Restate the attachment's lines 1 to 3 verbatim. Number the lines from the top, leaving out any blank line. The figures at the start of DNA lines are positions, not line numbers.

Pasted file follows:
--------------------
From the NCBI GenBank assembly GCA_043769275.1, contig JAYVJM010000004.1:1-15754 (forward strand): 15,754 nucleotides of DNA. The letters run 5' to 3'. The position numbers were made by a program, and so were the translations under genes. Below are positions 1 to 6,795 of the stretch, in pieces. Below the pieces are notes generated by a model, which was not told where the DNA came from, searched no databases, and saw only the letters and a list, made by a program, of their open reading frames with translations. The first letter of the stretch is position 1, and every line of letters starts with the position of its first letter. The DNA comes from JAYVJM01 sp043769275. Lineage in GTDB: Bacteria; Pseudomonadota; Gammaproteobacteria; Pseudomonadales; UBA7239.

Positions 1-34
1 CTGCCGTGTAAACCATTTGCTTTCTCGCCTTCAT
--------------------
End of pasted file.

From the NCBI GenBank assembly GCA_043769275.1, contig JAYVJM010000004.1:1-15754 (forward strand): 15,754 nucleotides of DNA. The letters run 5' to 3'. The position numbers were made by a program, and so were the translations under genes. Below are positions 1 to 6,795 of the stretch, in pieces. Below the pieces are notes generated by a model, which was not told where the DNA came from, searched no databases, and saw only the letters and a list, made by a program, of their open reading frames with translations. The first letter of the stretch is position 1, and every line of letters starts with the position of its first letter. The DNA comes from JAYVJM01 sp043769275. Lineage in GTDB: Bacteria; Pseudomonadota; Gammaproteobacteria; Pseudomonadales; UBA7239.

Positions 1-34
1 CTGCCGTGTAAACCATTTGCTTTCTCGCCTTCAT